Yes, absolutely!! It is truly inspiring to see music from film, TV and video games is so much more accepted in concert halls around the world and in real demand! Looking back at the general history, film music in particular, it used be considered music for an occasional pops concert, maybe an afternoon summer concert in the park type of thing. Film music is obviously so much more sophisticated than that and also so much fun! Thanks to the tireless work from such titans as Robert Townson and David L Newman, and also the global fame and genius of John Williams, live film music has now become an absolute phenomenon. And I think it is still just beginning. Jeff Beal just conducted House of Cards at the Kennedy Center with the National Symphony Orchestra. David Newman did On The Waterfront and West Side Story with the New York Philharmonic and conducts Alan Silvestri’s Back To The Future at Royce Hall this weekend. Richard Kraft’s concerts with Danny Elfman filled the Hollywood Bowl three night in a row for Halloween, and Robert Townson presented an all-Lalo Schifrin big band concert in Tenerife last month. Lalo has another concert in Paris this weekend, and there is a Harry Potter live to Picture concert in Orange County this weekend as well!  And countless video game music concerts going on all over the world which is awesome, i.e. Legends of Zelda, Final Fantasy, Pokemon, League of Legends, World of Warcraft, Blizzcon events, Video Games Live concerts, to name some. Truly mighty, attracting several thousands to huge arenas, and this is just the tip of the iceberg!

Photo Credit: Christine Hals at Varèse Sarabande 35th Anniversary Halloween Gala, Final Bows

It has been such an incredible privilege for me to have been invited to perform at so many wonderful film music festivals and in concerts all over the world over the last couple of years. It is so moving to see what film really means to people. I have seen it in their eyes when they come up to me after a concert. I see it in the enormous audiences that fill concert halls and even arenas! There are audiences of 15,000 people for the arena concerts at the Krakow Film Music Festival in Poland. It is astounding! I got to perform Jeff Beal’s The Dovekeepers for flute and orchestra, with Jeff conducting, at that venue. It was a phenomenal experience. Trevor Morris, Ramin Djawadi and a number of other television composers were also there and part of that concert. The audience went absolutely crazy. It was so inspiring to be part of that and to feel how thrilled the crowd was, cheering and on their feet.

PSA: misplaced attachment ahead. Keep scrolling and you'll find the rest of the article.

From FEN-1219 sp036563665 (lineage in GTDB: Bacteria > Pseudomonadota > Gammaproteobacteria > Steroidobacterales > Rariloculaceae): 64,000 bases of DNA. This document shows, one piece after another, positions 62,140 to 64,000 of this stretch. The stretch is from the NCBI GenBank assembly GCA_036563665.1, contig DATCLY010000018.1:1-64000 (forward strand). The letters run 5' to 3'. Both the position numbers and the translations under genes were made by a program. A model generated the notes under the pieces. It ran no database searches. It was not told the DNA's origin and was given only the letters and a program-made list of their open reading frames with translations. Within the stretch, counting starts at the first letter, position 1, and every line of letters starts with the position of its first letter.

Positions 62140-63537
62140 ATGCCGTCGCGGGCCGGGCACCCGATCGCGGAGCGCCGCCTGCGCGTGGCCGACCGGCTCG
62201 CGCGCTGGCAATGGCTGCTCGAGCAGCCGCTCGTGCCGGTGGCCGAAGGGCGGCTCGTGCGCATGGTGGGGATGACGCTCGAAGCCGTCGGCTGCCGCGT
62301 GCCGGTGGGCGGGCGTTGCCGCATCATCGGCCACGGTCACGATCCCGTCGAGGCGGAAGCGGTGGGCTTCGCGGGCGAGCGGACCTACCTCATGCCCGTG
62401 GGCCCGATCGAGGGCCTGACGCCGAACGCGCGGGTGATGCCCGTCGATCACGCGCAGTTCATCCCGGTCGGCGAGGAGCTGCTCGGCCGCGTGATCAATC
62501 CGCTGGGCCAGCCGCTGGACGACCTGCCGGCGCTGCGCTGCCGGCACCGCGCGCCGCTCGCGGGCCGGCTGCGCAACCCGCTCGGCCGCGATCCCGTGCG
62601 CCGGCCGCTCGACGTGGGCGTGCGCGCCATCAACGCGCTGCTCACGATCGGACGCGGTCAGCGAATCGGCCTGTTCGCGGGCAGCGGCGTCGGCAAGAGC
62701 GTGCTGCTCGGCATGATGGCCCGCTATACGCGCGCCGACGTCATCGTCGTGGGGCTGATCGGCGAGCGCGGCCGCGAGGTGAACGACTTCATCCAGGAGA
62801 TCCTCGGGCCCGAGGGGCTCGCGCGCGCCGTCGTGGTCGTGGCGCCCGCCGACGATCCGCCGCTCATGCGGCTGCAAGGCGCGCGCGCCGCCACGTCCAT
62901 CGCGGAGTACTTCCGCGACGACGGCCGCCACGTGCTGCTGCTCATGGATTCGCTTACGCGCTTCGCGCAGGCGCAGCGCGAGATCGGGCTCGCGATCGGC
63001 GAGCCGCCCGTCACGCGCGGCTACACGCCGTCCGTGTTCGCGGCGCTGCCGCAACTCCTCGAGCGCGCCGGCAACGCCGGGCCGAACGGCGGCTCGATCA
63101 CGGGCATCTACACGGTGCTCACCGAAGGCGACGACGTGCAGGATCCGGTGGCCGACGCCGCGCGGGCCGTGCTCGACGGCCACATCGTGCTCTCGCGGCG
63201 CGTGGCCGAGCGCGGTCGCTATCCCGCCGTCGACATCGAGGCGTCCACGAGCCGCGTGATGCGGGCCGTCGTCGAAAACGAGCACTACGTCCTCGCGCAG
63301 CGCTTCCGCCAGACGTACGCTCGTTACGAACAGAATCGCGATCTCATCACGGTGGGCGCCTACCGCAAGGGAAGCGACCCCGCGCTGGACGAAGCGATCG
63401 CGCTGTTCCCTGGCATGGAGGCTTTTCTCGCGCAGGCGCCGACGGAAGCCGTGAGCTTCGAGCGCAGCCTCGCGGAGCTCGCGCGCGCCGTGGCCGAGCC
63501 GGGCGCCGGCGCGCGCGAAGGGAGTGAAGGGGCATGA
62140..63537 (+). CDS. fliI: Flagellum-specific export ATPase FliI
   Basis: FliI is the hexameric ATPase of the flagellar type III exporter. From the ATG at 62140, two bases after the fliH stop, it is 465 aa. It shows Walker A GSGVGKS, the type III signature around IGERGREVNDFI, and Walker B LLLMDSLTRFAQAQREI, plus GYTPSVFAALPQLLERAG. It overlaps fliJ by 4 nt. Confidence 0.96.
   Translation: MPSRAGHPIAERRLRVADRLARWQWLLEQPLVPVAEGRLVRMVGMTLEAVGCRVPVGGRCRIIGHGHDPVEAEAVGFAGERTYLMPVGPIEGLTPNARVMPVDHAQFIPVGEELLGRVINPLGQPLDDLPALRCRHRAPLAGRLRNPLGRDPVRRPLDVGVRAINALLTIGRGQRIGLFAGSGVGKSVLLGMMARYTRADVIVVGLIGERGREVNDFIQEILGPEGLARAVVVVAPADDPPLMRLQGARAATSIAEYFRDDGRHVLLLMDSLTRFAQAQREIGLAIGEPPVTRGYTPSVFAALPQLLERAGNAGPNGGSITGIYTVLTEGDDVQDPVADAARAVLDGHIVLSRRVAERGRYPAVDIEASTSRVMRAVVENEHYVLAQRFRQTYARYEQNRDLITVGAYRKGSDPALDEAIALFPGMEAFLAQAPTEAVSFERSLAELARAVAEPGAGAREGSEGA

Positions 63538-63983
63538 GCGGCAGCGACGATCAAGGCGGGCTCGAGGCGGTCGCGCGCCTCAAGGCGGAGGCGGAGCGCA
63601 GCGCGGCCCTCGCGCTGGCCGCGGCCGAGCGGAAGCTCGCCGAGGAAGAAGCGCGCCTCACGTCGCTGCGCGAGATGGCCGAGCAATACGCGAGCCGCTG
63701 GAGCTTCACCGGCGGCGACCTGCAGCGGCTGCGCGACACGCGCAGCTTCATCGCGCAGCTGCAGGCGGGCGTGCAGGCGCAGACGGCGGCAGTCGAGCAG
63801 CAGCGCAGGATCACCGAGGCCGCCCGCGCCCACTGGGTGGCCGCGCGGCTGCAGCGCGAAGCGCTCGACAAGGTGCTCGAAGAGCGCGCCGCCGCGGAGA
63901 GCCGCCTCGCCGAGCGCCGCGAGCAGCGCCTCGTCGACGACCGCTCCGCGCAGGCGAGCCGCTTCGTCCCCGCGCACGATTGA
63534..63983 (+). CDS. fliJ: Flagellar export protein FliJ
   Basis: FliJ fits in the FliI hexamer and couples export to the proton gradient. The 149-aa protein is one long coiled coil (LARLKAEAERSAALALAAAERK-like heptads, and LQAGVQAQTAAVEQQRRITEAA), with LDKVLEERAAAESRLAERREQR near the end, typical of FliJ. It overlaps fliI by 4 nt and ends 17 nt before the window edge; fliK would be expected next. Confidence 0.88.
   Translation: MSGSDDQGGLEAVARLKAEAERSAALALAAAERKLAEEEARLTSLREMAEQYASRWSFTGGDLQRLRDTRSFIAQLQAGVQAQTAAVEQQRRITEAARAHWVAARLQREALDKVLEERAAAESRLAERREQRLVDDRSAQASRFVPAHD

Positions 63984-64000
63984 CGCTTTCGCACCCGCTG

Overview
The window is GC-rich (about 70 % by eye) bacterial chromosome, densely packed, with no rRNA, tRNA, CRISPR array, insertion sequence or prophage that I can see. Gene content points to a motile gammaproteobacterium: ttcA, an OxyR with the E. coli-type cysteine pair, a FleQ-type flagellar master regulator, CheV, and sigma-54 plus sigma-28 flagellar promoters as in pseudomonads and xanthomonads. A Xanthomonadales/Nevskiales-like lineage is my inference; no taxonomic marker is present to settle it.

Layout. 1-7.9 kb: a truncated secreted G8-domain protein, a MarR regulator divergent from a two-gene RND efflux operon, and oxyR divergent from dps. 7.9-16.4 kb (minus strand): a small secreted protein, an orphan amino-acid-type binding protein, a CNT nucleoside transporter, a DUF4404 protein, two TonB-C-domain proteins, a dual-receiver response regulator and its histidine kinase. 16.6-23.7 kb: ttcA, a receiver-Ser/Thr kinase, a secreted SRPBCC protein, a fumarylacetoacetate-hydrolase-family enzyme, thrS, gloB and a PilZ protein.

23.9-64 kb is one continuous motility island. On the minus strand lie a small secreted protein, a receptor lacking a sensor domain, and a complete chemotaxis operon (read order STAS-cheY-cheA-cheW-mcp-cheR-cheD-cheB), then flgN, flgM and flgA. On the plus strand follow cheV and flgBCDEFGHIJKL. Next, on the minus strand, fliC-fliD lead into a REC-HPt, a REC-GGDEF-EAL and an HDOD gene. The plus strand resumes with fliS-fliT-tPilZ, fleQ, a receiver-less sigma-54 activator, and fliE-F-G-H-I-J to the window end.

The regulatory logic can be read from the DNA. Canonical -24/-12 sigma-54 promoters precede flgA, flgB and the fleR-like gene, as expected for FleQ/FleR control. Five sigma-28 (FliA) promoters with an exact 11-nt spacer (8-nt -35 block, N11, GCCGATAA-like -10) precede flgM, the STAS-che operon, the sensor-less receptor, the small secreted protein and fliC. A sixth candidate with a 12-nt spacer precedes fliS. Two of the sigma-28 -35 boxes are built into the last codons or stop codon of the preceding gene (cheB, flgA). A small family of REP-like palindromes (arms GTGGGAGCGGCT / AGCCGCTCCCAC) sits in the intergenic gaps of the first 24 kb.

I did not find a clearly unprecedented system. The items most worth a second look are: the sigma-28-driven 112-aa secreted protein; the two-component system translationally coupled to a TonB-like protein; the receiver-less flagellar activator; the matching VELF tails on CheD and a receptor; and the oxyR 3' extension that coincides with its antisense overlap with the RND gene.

These film music concerts are also incredible opportunities to work with composers when they are creating a new concert version of either one of their own scores or to do a special suite by one of the composers they revere. Composers we all revere!  Lee Holdridge did a special arrangement of Alex North’s Spartacus Love Theme that I have now been able to play in Macau, Krakow, Poznań, Tenerife and here in Los Angeles. Randy Edelman did a brilliant arrangement of Elmer Bernstein’s Ghostbusters for me. It was just incredible getting to work with him on that. One of my all-time favorite scores is Elmer’s To Kill A Mockingbird, which Austin Wintory arranged for me. We premiered it together with Austin conducting the Golden State Pops Orchestra as the encore to the Varèse Sarabande 35th Anniversary Gala in 2013. I have also been able to perform this suite around Europe and it is a guarantee to make people cry. The music is so powerful and so beautiful and it communicates to people everywhere. It is very moving to even perform a piece like that. I feel that music so deeply myself and I see what it does to people. I also got to perform this piece at the ASCAP 100th Anniversary Gala in Krakow. What a show that was! Hans Zimmer, Patrick Doyle, Elliot Goldenthal and Dario Marianelli were all there. I performed Spartacus, Mockingbird and Henry Mancini’s Moon River in that concert. It was so magical! An audience of over 4000 people, and when I started to play Moon River, you could have heard a pin drop.